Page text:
Sister Sleuths (Paperback)
Female Detectives in Britain
The 1857 Divorce Act paved the way for a new career for women: that of the private detective. To divorce, you needed proof of adultery – and men soon realised that women were adept at infiltrating households and befriending wives, learning secrets and finding evidence. Whereas previously, women had been informal snoops within their communities, now they were getting paid for it, toeing a fine line between offering a useful service and betraying members of their sex for money.
Over the course of the next century, women became increasingly confident in gaining work as private detectives, moving from largely unrecognised helpers to the police and to male detectives, to becoming owners of their own detective agencies. In fiction, they were depicted as exciting creatures needing money and work; in fact, they were of varying ages, backgrounds and marital status, seeking adventure and independence as much as money. Former actresses found that detective work utilised their skills at adopting different roles and disguises; former spiritualists were drafted into denounce frauds and stayed to become successful private eyes; and several female detectives became keen supporters of the women’s suffrage movement, having seen for themselves how career-minded women faced obstacles in British society.
These were groundbreaking women, working in the shadows, often unnamed in press reports. Even today, they are something of an unknown, yet of intense interest to the public, their work largely an enigma. This new book seeks to shed light on the female detectives who have worked over the past century and a half to uncover wrongdoing and solve crimes.
Sister Sleuths: Female Detectives in Britain by Nell Darby is an incredibly intriguing new non-fiction book. I've always been interested in hidden women's history and real life (and fictional) female detectives from the Victorian era especially is a topic I've always been interested in. This new release is a primer that discusses many from that era. There are some recognizable names, but quite a few were new to me and it made made want to learn all the more about them. It's so cool to see how fiction inspired real life, and also vice versa.NetGalley, Lauren Stoolfire
Rating: 5 out of 5 starsNetGalley, Brenda Carleton
What could possibly be a more interesting topic for those who love to read about mysteries, sleuthing, poking around to discover secrets, disguises and the suffrage movement? Dr. Nell Darby has written this book encapsulating all this but what makes it even more fascinating is that the majority of it is set in the Victorian and Golden Age era and, as is obvious by the title, about women. Societal dictations played a huge role. Female sleuths sometimes chose investigating out of necessity (to find something out or financial purposes) or because there was a niche unfilled by male policemen. Some chose it for adventure and escapism, American and British alike.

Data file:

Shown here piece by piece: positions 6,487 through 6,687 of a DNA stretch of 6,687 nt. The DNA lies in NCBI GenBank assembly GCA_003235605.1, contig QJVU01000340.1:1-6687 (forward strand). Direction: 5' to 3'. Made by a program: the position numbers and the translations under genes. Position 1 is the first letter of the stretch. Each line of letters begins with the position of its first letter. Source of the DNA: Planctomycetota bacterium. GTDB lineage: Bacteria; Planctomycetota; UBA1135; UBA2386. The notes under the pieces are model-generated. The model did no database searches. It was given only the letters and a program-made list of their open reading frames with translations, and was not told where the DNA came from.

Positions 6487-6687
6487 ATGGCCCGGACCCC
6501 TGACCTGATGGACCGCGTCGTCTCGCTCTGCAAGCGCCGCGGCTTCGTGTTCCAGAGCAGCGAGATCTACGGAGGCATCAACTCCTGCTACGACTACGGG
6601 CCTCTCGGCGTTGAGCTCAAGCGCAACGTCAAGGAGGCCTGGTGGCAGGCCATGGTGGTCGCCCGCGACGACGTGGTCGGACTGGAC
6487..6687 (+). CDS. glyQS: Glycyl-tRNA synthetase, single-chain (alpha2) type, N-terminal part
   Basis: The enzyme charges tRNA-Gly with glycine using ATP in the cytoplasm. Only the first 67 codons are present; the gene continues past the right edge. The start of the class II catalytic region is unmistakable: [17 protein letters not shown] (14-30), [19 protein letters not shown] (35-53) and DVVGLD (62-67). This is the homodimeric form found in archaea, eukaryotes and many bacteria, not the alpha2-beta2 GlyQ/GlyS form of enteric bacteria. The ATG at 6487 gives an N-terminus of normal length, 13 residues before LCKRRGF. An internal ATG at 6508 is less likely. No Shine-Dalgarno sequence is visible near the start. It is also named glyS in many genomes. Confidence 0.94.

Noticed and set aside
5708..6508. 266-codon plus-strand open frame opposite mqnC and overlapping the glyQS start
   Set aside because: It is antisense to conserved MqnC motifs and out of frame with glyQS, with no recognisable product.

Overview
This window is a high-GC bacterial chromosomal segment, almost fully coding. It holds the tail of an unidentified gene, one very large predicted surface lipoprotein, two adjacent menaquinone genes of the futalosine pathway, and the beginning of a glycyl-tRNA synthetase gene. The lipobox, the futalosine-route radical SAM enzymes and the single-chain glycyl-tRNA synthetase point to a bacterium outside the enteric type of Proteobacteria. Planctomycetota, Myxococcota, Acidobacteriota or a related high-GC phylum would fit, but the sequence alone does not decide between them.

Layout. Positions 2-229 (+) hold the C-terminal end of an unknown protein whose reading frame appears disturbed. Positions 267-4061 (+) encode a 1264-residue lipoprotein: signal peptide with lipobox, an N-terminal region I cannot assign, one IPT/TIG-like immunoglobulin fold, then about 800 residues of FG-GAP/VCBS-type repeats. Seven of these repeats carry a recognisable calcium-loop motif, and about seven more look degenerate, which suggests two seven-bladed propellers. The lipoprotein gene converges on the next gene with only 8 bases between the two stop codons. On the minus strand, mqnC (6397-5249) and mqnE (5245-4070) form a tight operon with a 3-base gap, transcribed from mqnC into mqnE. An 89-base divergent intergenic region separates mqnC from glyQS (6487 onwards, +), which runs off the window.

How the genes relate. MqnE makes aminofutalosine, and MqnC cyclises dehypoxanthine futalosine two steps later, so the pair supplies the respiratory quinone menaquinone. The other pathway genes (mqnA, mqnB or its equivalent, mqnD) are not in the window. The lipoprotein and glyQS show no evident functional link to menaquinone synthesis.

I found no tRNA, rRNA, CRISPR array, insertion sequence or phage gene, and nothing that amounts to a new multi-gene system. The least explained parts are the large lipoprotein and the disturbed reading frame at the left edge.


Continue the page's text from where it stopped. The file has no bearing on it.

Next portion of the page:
Initially, women either took it upon themselves or were hired (one-time job, part time or full time) to investigate extramarital affairs and these women were called (or called themselves) private inquiry agents. The Divorce Act in 1857 offered alternatives but which was worse...to be granted a divorce or have their intimate details sounded in court?
Another facet which hadn't crossed my mind enough is the parallel between actresses and sleuths and the fact that several sleuthed after acting. This really makes sense as sleuthing involves slipping into roles. At first women were known for "hue and cry" but actively became involved. The book delves into the history of police as well. Allan Pinkerton was one of the first male investigators to hire females. Women made excellent detectives (still do!) for power of observation, keeping a low profile, befriending. They were often hired as domestic servants to spy on employers and to find thieves.
Many women agents are introduced here including Kate Warne, hired by Pinkerton, who investigated major cases. Another is Caroline Smith who was able to live on her earnings. Mary Burridge was one of the first known to include her occupation on the census. Some of the most infamous are Maud West, Kate Easton and Antonia Moser. You will read about many of the cases they were involved in, too. Read the molten lead story.
Soon detectives were advertising their skills in newspaper. Then females began pretending they were detectives in order to profit, such as living accommodation reductions and food. Authors soon wrote about women detectives and created them as characters in their books.
So much to love about this book. The photographs and illustrations add a personal touch. My favourites are of Frances Power Cobbe and Maud West who is photographed in a disguise!